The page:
Episode 167 Afraid of Missing Something
You heard about the guy who had an unlimited appetite. He couldn’t decide what food to start eating first and finally died of starvation. He was surrounded by food but just could not commit to eating one thing thinking he might miss out on something that was even better. We probably all fall into that trap at one time or another. There are just so many choices that we become constipated.
This is Retirement Talk. I’m Del Lowery.
Perhaps some of us are struck more with this disease than others. I have many times heard people say that they always knew what they wanted to do in life or where they wanted to live. I stand in awe of such.
It must be a liberating thing to find one’s bliss and have it lasting; to know that you want to be a teacher, preacher or cowboy; to know that you want to be a painter, dancer or writer. One could throw themselves into learning the trade, skill or gathering the knowledge to perfect the profession. Days could meld into years and years into a lifetime of single mindedness or confidence. I have never had the good fortune to be blessed with such assurance.
Mine has been a disjointed route. I could bore you with the details of different types of jobs I have had but they range over the field from pedestrian to professional. The commonality of them all was that they ceased to interest me over time. I wanted to leave them all. Here is just a partial list: farmer, factory laborer, swimming pool manager, recreation director, athletic coach, school teacher, grocery store clerk, labor on a road crew, Director of a Head Start program, Director of a Seniors Program at a Community College, gas station attendant(perhaps my favorite), college instructor, etc.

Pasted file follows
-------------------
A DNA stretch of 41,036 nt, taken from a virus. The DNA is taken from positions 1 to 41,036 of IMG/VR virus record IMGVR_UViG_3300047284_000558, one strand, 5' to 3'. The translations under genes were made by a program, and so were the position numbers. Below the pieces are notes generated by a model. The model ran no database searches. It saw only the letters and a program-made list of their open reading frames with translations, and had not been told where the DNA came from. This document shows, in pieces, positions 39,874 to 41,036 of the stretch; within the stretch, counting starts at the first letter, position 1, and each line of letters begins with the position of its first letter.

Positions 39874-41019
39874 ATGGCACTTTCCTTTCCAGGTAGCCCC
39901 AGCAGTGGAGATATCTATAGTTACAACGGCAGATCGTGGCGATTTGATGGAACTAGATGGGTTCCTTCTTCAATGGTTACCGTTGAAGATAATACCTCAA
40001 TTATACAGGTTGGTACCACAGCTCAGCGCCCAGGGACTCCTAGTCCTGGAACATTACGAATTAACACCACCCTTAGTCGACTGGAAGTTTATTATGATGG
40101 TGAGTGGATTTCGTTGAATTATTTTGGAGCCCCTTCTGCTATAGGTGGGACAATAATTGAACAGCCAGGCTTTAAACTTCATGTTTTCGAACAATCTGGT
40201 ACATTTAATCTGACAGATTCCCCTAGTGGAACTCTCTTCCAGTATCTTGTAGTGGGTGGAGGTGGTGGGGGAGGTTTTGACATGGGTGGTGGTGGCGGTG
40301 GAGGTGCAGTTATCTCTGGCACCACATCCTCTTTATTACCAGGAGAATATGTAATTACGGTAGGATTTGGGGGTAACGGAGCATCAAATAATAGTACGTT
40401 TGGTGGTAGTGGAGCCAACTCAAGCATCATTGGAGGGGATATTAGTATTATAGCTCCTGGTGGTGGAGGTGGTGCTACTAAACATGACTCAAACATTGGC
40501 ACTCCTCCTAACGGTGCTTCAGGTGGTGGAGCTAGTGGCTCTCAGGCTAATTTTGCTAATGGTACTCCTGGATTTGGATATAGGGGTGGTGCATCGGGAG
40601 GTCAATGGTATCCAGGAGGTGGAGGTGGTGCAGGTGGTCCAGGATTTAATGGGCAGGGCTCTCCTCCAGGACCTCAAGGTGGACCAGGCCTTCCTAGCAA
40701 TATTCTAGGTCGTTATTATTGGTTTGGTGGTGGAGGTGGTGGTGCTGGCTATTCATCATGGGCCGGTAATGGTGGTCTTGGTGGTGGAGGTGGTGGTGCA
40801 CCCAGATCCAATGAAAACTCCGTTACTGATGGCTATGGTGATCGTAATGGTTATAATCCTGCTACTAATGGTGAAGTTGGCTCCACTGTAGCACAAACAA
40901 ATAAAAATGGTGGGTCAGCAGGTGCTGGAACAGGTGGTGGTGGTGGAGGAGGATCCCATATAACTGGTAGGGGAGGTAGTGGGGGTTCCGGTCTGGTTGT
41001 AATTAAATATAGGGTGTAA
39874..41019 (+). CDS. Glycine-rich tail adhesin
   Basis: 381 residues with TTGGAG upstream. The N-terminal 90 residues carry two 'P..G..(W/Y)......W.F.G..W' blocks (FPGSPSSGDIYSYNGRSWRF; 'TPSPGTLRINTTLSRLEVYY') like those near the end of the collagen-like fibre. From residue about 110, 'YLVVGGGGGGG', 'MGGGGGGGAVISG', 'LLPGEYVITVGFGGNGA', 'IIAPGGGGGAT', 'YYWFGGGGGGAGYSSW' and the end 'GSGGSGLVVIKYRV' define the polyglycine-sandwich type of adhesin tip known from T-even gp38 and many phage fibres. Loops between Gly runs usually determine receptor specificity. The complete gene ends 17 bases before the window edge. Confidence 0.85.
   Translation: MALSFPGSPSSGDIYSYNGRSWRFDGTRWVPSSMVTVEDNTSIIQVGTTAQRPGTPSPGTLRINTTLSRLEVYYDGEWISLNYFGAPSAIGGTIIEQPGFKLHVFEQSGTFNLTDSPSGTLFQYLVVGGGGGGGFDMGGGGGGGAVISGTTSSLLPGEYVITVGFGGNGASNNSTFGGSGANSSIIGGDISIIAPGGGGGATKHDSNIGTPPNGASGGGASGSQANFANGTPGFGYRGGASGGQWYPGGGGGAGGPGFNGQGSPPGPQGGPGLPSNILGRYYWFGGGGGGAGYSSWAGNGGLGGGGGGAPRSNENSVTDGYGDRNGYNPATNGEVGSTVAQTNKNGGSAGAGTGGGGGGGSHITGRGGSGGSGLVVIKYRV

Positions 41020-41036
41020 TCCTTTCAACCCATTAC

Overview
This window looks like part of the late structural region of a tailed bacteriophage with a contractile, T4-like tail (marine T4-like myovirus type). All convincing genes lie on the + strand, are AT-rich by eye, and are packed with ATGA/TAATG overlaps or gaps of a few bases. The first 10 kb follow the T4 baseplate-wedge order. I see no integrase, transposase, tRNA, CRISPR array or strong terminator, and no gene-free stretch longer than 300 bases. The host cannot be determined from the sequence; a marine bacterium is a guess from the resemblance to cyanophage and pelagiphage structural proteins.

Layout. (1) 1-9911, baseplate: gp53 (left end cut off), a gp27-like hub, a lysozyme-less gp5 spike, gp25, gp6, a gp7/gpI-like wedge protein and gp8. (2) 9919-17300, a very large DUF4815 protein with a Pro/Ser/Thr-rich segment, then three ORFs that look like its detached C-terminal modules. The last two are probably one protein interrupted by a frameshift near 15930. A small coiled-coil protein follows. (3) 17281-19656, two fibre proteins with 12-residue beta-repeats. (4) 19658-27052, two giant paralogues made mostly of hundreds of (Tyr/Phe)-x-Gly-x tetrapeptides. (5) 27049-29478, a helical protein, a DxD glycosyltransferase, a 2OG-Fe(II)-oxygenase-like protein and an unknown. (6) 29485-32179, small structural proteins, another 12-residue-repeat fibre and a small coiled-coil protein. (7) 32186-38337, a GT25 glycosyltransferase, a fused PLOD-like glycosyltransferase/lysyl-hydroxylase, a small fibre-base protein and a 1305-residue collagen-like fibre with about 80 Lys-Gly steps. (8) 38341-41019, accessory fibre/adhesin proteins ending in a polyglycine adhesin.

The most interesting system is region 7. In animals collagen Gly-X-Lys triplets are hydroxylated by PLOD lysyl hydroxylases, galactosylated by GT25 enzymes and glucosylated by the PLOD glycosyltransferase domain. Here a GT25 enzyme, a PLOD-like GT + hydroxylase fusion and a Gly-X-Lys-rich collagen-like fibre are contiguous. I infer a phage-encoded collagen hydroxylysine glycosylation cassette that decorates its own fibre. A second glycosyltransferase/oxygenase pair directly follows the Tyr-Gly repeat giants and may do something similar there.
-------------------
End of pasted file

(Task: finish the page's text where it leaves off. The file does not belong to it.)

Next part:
I’m sure you get the picture. Although I loved some of the jobs (especially teaching), I never regretted leaving any of them. I have always wanted to move on: vagabond, a gypsy, a drifter.
Some of us want to know what is around the bend. We want to move on. Perhaps it is just a simple case of the grass always being greener; the longing for that which we don’t have. It might pertain to our geographical location or our tasks or work at hand. Perhaps it is just a mater of semantics. We that continually range to new fields are either dilatants or explorers. I’m not sure there is a difference. But that is where we find our bliss. Therein we find our straightness of crookedness.
Retirement presents its own set of options. We are no longer limited by earning an economic livelihood. We are free in a way that we have perhaps never experienced. Now we are free to become a night person or an early riser, live in a different state or a different hemisphere. We are free to plant a garden that requires daily care or to purchase an around the world ticket. We can live out of a backpack if we so choose. Or we could build our own house out of stone.
Nietzsche would love it. He loved the idea of changing ourselves. We can leave our old selves behind and become something other than what we are. But sometimes I think Becket had it right – we tend to be satisfied to wait for Godot. And that is sad.
This is Retirement Talk.